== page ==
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The Knicks' bench needs fixing, so let's get creative

Something's amiss with the second unit.

Steve Mitchell-USA TODAY Sports

It's time to talk about the bench. Remember that rollicking, rip-roaring crew of lovable scamps that tore through the league in preseason and the first few games of the regular season? They're officially a problem. Hell, they were a problem weeks before they were blown off the court by Miami's reserves Monday night; the starters were simply good enough to cover for most of their mistakes.

The bench's weaknesses are starting to bear out in the overall lineup stats. Here are the Knicks' four most used five-man units, per

We can throw out No. 2 on the list -- the now thankfully obsolete Sasha Vujacic starting lineup -- and focus on the other four. The Langston Galloway/Jerian Grant/Lance Thomas/Derrick Williams/Kyle O'Quinn unit has taken quite a tumble from the beginning of the season -- the unit has a  -16.8 net rating over the last 10 games. And swapping out O'Quinn for Seraphin has somehow made it significantly worse. They've played fairly well in 17 minutes with Lou Amundson at center, but that's probably not a long-term solution.

What has gone wrong? So, soooo many things. They couldn't keep up the pace they displayed in October. Defenders caught on to Jerian Grant's lack of a jump shot and started sagging off him, taking away the offense's most valuable weapon. We all kind of crossed our fingers and hoped Williams would remain a go-to scorer, which didn't happen. O'Quinn suddenly became virtually unplayable, and Seraphin hasn't been much better, outside of one glorious fourth quarter against the Pelicans.

Amazingly, the Thomas/Grant/Galloway trio still holds a sparkling +5.2 net rating in 177 minutes -- they are still effective, at least when paired with a proven scorer. That's what the Knicks' bench really needs: a go-to scoring option.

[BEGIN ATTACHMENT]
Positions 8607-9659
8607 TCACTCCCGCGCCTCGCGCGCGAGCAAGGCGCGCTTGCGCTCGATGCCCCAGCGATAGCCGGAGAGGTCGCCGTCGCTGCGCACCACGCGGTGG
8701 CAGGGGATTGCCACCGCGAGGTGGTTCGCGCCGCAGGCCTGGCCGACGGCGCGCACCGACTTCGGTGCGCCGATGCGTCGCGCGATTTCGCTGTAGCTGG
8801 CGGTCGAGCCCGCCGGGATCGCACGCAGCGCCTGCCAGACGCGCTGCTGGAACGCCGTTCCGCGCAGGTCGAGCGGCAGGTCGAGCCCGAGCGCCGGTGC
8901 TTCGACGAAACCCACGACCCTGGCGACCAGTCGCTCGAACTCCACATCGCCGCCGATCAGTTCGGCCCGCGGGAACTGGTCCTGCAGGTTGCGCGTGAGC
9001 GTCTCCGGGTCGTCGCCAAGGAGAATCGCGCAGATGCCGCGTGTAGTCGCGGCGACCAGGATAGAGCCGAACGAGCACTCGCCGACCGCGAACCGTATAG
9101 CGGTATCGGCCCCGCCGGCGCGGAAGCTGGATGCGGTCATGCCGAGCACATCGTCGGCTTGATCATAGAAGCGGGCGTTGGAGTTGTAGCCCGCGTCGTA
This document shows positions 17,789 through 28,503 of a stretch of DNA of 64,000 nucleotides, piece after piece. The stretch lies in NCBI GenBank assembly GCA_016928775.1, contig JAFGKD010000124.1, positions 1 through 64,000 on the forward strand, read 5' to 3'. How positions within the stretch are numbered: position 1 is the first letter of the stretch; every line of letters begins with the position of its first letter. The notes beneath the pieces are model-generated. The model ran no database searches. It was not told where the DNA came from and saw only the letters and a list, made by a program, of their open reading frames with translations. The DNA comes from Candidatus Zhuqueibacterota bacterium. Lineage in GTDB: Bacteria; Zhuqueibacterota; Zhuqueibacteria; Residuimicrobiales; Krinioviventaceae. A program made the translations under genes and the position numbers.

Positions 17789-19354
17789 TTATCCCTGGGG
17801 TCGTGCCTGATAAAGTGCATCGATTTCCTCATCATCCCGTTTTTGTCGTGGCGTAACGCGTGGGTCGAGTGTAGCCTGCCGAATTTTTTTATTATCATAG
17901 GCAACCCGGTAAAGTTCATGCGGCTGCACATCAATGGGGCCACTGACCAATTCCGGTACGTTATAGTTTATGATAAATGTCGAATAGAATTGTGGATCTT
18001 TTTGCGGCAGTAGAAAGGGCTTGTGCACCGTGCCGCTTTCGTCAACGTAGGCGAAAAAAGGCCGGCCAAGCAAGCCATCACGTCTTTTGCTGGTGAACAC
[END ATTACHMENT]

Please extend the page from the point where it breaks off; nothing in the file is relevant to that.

The simplest solution would be to stagger minutes to ensure that at least one of the team's top three scorers -- Carmelo Anthony, Kristaps Porzingis and Arron Afflalo -- remain on the court at all times. Fisher tried this during the second half of the Heat loss, keeping Melo out with the backups from through the end of the third quarter and into the fourth. It worked, as New York chopped 10 points off Miami's lead. The downside was that Melo ended up playing 22 consecutive minutes before being subbed out with 2:33 left in the fourth. With the Knicks' two best weapons being a rookie and a 31-year-old dude coming off knee surgery, Fisher needs to be careful about playing time.

Another, more radical solution would be to swap Galloway for Afflalo, with Galloway starting at shooting guard and Afflalo coming off the bench in an old-school J.R. Smith role. It's an intriguing long-term idea that just might play to both of their strengths. Galloway is the better defender, but isn't suited to carrying the scoring burden for an entire unit. Afflalo has experience being a No. 1 scorer for an NBA team -- he's relentless in pursuing defensive mismatches to exploit for buckets. If he embraced the role, he'd probably get more shots than he does now, playing with Melo and Kristaps. And Afflalo will always have a spot in the lineup in crunch time. Hell, Galloway and Afflalo have both been on the floor on those few occasions when Fisher decided to close with a small-ball, Kristaps-at-the-5 unit.

Based on what we've seen of Fisher's coaching thus far, I doubt he tries anything so drastic. But he's got to do something. The Knicks can no longer afford to just roll out the same hockey-style five-man line changes anymore. It's costing them points, and it's going to cost them wins.